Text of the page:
The Reptile - Blu-ray Review

Michael Scott

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The Reptile


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Movie: :4stars:
Video: :4.5stars:
Audio: :4.5stars:
Extras: :4stars:
Final Score: :4stars:



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Movie

The last and final Hammer horror release for the week of July 30th is 20th Scream Factory’s release of the 1966 film The Reptile. Now, I love me some Hammer Horror films, but while I love them to death I fully understand that they can be a bit cheesy and hammy to some. However, The Reptile is one of Hammer’s best works in the 60s, and easily one of my favorite Hammer production works of all time. The Dracula works with Peter Cushing and Christopher Lee are their more famous ones, but The Reptile is an ooey gooey mess of creature horror, intense suspense and some fantastic use of makeup and set design for the low budget British production company. Scream Factory brings the movie to U.S. shores for the first time on Blu-ray with a killer set of audio/video specs, and some really great extras to boot.

The village of Clagmoor Heath in southern Cornwall is having an epidemic of strange deaths that they label “the black plague”. Random villages show up dead in the village square with their faces mottled, their tough swollen, and spittle on their mouth. No one seems to know WHY they show up dead, just that they do. After his brother falls prey to this malady, Harry Spalding (Ray Barrett) and his wife Mallory (Jennifer Daniel) move into his dead brother’s cottage so that he and his new bride can start a new life together. Little do they know that they very well may be the next victims of the vile curse staining the village.

As the two move in they notice that they’re shunned by the entire village. The only friendship that they can seem to court is the Dr. Franklyn (Noel Willman) and his demure daughter Anna (Jacqueline Pearce), who are a bit “odd” to say the least. Anna seems kind and happy to be friends with Mallory, but Dr. Franklyn borders on cruel and overly harsh to Anna for some reason. Unbeknownst to the two Spaldings, Anna and the good Dr. are at the heart of the entire matter and if they’re not careful, they to will fall prey to the clutches of a monster who feeds on human flesh.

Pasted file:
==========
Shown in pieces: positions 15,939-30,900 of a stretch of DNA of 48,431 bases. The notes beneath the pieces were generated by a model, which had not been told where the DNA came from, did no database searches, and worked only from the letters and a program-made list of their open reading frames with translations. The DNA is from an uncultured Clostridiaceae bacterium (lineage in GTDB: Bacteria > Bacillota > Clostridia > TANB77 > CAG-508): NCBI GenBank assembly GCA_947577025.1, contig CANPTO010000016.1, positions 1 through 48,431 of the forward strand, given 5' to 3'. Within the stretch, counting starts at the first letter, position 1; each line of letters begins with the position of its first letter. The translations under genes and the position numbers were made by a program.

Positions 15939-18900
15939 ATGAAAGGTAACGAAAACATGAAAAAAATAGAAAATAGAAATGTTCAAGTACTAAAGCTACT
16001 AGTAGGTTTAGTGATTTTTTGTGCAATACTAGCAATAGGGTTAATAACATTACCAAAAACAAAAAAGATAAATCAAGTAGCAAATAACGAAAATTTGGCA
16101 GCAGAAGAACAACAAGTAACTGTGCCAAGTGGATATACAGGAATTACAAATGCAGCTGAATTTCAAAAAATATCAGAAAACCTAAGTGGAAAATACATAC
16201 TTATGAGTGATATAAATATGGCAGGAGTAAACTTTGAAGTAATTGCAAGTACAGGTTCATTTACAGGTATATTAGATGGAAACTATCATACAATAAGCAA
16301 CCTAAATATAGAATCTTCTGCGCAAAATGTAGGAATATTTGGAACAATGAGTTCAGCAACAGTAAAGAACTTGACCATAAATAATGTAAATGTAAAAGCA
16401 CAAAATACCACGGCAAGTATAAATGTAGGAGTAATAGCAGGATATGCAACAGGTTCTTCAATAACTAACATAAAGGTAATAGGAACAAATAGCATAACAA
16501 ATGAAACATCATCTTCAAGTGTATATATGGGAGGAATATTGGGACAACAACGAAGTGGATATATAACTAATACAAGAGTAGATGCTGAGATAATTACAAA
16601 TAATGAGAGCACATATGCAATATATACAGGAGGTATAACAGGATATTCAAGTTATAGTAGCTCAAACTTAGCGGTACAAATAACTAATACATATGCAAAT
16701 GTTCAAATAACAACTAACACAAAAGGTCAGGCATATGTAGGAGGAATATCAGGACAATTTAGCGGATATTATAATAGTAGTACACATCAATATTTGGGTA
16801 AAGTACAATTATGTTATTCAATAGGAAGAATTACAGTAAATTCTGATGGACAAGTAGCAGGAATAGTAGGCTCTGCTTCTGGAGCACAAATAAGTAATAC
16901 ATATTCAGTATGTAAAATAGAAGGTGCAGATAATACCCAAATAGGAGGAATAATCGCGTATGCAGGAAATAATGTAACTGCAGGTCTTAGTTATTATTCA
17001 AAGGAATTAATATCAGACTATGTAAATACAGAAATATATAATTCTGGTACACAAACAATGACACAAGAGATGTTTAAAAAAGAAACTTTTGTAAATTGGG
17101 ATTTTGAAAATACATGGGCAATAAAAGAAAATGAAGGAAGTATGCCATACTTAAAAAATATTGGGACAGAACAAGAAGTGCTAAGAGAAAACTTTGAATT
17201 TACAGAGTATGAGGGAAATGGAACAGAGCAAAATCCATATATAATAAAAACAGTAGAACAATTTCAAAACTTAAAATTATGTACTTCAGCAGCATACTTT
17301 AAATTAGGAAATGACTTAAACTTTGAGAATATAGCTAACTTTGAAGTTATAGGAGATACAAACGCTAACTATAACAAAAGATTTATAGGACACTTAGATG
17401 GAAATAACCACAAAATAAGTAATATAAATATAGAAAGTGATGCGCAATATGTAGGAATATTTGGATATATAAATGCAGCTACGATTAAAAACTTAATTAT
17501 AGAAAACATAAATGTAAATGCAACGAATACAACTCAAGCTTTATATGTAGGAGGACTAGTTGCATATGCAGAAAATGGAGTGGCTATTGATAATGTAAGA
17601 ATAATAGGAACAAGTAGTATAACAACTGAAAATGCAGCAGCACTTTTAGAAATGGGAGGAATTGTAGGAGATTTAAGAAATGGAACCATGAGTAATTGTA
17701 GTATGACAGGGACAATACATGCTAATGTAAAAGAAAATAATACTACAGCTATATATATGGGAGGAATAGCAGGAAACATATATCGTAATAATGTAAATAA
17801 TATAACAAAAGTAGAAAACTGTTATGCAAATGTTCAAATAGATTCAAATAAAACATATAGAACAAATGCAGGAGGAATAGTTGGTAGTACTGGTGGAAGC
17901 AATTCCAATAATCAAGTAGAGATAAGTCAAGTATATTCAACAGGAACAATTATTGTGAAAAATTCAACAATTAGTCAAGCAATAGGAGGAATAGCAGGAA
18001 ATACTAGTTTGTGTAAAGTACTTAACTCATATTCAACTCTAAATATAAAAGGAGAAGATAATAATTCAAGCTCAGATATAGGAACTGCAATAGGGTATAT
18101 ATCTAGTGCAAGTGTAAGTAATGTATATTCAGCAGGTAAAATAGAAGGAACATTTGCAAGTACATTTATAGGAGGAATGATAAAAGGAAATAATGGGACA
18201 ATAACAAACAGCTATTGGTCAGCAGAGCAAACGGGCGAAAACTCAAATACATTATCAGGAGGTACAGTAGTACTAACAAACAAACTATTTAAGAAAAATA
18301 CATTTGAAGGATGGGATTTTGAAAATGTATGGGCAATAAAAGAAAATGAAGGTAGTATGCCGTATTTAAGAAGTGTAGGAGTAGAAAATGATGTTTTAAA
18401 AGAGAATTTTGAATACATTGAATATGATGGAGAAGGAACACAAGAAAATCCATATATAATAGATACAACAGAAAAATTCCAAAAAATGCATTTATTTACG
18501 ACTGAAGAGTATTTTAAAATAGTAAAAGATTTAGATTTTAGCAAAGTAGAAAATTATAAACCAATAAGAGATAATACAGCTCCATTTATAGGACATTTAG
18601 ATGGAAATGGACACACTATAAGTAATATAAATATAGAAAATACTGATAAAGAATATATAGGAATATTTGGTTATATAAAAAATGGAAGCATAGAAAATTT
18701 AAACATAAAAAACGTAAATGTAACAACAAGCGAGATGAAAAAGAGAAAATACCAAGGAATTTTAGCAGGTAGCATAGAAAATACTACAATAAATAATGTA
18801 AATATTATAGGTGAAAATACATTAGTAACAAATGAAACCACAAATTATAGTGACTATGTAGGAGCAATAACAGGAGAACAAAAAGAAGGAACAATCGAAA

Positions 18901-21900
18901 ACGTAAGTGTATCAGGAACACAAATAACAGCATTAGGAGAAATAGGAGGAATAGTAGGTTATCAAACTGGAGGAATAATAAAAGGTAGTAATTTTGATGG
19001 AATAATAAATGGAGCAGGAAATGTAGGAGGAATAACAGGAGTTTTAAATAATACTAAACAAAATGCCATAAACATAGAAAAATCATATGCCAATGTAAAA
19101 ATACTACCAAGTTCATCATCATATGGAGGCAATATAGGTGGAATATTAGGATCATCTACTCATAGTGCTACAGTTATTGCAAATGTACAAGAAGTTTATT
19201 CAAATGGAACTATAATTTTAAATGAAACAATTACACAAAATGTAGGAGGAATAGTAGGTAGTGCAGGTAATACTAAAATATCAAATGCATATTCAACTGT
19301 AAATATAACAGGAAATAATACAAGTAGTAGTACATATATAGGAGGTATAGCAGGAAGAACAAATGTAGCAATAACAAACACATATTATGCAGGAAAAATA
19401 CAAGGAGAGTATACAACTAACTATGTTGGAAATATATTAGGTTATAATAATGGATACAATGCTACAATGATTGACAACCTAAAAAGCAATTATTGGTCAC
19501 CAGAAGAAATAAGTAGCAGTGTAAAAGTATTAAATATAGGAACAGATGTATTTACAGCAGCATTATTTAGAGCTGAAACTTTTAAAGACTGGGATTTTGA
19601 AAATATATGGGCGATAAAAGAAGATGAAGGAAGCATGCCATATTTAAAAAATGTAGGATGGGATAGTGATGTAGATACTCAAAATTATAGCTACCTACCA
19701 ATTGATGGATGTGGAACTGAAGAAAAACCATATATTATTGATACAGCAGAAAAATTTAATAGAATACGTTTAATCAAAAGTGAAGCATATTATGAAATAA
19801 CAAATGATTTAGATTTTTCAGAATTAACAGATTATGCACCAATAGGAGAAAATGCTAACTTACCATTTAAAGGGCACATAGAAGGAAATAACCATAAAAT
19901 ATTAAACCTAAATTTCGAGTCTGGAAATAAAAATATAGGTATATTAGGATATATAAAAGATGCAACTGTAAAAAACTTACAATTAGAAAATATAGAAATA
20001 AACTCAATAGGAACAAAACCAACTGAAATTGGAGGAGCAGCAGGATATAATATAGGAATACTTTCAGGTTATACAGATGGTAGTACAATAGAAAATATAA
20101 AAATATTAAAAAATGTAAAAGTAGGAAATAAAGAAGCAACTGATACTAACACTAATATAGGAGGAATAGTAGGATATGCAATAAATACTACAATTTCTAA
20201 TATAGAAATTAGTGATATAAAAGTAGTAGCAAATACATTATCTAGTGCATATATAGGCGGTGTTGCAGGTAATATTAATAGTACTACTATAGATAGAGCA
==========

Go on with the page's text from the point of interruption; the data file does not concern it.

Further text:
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The Reptile is a true delight for Hammer Horror fans everywhere. While most Hammer films are cheesy fun, The Reptile is actually a well done horror movie outside of being a Hammer release. The film builds up a sense of dread and tension throughout, with the audience knowing full well that the Franklyns are the cause, even though the Spaldings have no idea of the danger they are in. However, there are also a few twists and turns in the motives of certain characters, showing a few double backs and hidden surprises that show up in the second half of the film, redeeming some characters and turning others into more than we suspected (it may seem like I’m being a bit cryptic there, but I have a reason as I don’t want to spoil the fun).

I have to admit, I was on pins and needles the first time I saw the film years back, and it’s not because of the reptilian monster threat. It was because of the tiny little kitten that Mallory has that gets captured by the Franklyns. For near 30 minutes I was waiting with this sick feeling in the pit of my stomach, hoping against hope that it wouldn’t get eaten by the reptilian monster (spoiler, the cat is ok). I guess it’s the cat lover in me.

All around this is a well acted film. Dr. Franklyn is disturbing in his aristocratic way, and Harry and Mallory Spalding do well as the confused newlyweds. The ending is sadly a bit weaker than I would have liked, but up until that climactic moment this was one of the most tense and exciting rides that Hammer has the pleasure to offer.




Rating:

Not Rated by the MPAA




Video: :4.5stars: